# Difference between revisions of "Multiply Scalar"

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The Multiply family of nodes allow you to multiply the colour/scalar/vector coming into the Main Input by the color/scalar/vector coming into Input 2. | The Multiply family of nodes allow you to multiply the colour/scalar/vector coming into the Main Input by the color/scalar/vector coming into Input 2. | ||

− | The Multiply Scalar node wants the incoming data to be scalars, but it will convert colours and vectors to scalars if necessary. | + | The Multiply Scalar node multiplies two scalars together. It wants the incoming data to be scalars, but it will convert colours and vectors to scalars if necessary. |

* When the source of the incoming data is colour data, the Multiply Scalar node converts the data to scalar based on the component's luminance values. The math for this is: 0.2125 * r + 0.7152 *g + 0.0724 * b. | * When the source of the incoming data is colour data, the Multiply Scalar node converts the data to scalar based on the component's luminance values. The math for this is: 0.2125 * r + 0.7152 *g + 0.0724 * b. |

## Revision as of 01:44, 21 January 2022

## Contents

## Overview[edit]

The Multiply family of nodes allow you to multiply the colour/scalar/vector coming into the Main Input by the color/scalar/vector coming into Input 2.

The Multiply Scalar node multiplies two scalars together. It wants the incoming data to be scalars, but it will convert colours and vectors to scalars if necessary.

- When the source of the incoming data is colour data, the Multiply Scalar node converts the data to scalar based on the component's luminance values. The math for this is: 0.2125 * r + 0.7152 *g + 0.0724 * b.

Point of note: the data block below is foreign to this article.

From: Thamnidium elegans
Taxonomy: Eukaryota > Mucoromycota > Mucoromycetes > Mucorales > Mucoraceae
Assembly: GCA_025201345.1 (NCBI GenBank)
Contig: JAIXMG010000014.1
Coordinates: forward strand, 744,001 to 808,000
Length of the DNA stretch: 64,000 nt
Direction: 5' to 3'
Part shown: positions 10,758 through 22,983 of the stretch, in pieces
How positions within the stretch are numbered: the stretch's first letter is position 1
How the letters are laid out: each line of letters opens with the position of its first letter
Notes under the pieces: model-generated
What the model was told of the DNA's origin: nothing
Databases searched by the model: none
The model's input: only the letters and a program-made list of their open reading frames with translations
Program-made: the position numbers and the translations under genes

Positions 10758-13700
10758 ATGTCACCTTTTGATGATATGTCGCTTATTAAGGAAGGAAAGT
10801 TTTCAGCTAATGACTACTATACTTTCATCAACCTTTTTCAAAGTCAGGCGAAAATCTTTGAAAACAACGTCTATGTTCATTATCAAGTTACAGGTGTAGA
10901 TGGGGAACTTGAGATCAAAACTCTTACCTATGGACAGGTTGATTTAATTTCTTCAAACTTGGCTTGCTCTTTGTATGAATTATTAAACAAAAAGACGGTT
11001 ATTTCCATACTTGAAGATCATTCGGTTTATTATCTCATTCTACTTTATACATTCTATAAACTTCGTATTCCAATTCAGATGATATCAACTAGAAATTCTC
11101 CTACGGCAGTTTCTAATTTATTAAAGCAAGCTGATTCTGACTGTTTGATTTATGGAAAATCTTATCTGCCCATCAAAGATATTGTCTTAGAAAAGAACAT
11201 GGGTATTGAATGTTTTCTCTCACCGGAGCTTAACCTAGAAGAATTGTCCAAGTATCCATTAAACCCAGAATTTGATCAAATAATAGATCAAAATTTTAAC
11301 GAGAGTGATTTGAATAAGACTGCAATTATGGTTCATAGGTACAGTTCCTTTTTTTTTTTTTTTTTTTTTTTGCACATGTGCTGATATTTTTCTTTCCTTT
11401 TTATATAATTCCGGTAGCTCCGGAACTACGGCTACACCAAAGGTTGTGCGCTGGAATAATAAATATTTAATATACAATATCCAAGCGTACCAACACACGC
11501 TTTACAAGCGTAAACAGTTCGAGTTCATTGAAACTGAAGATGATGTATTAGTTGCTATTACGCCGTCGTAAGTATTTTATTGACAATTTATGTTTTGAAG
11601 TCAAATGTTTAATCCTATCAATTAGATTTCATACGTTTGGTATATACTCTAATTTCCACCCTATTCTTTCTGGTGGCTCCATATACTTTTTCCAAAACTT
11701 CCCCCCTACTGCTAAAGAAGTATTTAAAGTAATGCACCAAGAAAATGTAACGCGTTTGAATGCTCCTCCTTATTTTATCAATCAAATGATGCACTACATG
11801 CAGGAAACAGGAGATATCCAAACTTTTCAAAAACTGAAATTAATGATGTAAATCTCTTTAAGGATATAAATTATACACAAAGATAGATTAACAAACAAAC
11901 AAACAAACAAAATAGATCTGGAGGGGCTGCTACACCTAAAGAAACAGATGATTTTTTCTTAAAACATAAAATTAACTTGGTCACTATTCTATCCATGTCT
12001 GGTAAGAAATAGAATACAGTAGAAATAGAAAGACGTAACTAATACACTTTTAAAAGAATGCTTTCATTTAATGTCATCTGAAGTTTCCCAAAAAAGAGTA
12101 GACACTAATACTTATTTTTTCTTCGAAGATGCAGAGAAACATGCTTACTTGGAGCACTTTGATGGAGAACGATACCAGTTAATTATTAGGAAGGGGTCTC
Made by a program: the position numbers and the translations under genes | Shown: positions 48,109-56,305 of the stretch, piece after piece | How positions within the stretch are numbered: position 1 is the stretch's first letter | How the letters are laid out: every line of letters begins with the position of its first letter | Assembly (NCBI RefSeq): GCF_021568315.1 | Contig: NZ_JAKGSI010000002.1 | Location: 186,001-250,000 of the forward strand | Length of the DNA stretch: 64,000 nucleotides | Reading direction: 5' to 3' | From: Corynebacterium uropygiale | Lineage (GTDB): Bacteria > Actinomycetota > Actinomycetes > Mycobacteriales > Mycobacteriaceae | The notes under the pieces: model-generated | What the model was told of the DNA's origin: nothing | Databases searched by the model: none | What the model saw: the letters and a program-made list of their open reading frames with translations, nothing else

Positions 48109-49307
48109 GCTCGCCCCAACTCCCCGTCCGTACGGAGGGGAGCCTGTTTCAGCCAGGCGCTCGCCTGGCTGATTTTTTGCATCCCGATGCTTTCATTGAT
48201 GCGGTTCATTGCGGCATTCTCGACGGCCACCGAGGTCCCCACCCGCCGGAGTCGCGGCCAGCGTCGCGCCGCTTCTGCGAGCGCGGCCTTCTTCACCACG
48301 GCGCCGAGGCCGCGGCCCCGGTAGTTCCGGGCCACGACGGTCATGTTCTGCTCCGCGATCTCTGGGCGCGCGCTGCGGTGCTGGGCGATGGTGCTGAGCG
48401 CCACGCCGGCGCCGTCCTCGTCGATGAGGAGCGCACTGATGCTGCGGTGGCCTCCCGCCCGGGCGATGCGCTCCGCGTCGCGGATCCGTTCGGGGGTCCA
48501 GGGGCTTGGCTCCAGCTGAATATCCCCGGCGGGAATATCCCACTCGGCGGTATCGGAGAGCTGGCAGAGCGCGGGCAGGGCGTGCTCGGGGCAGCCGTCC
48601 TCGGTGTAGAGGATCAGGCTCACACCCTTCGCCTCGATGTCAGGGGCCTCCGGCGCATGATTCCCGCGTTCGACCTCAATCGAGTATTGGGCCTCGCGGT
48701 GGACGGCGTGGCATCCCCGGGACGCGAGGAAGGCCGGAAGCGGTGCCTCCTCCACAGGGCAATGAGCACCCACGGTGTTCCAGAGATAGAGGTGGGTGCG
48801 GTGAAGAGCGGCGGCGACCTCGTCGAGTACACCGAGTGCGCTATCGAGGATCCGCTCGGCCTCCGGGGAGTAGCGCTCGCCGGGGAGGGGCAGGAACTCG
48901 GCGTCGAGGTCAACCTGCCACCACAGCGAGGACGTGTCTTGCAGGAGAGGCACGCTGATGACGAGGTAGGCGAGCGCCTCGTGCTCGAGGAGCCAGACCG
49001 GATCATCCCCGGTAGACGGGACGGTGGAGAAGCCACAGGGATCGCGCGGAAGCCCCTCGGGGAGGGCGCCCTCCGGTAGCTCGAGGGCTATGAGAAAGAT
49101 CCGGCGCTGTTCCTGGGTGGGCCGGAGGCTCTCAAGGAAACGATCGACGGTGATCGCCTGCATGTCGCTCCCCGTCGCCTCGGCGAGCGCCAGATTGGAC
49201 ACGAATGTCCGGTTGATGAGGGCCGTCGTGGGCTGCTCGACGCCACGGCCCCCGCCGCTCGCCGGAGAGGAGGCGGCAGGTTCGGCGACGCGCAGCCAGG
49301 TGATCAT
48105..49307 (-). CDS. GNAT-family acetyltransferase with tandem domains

- When the source of the incoming data is vector data, the Multiply Scalar node converts the data to scalar based on the length of the vector from the zero origin. The math for this is: square_root(x*x + y*y + z*z).

All nodes in this family have just one setting, which lets you assign a shader or function nodes to Input 2.

A scalar is a single number. 1, 200.45, -45, -0.2 are all examples of scalar values.

A vector is a set of three scalars, normally representing X, Y and Z coordinates. It also commonly represents rotation, where the values are pitch, heading and bank.

This is essentially the brightness of the colour. Terragen converts RGB colours to greyscale by taking the luminance of the colour.

A shader is a program or set of instructions used in 3D computer graphics to determine the final surface properties of an object or image. This can include arbitrarily complex descriptions of light absorption and diffusion, texture mapping, reflection and refraction, shadowing, surface displacement and post-processing effects. In Terragen 2 shaders are used to construct and modify almost every element of a scene.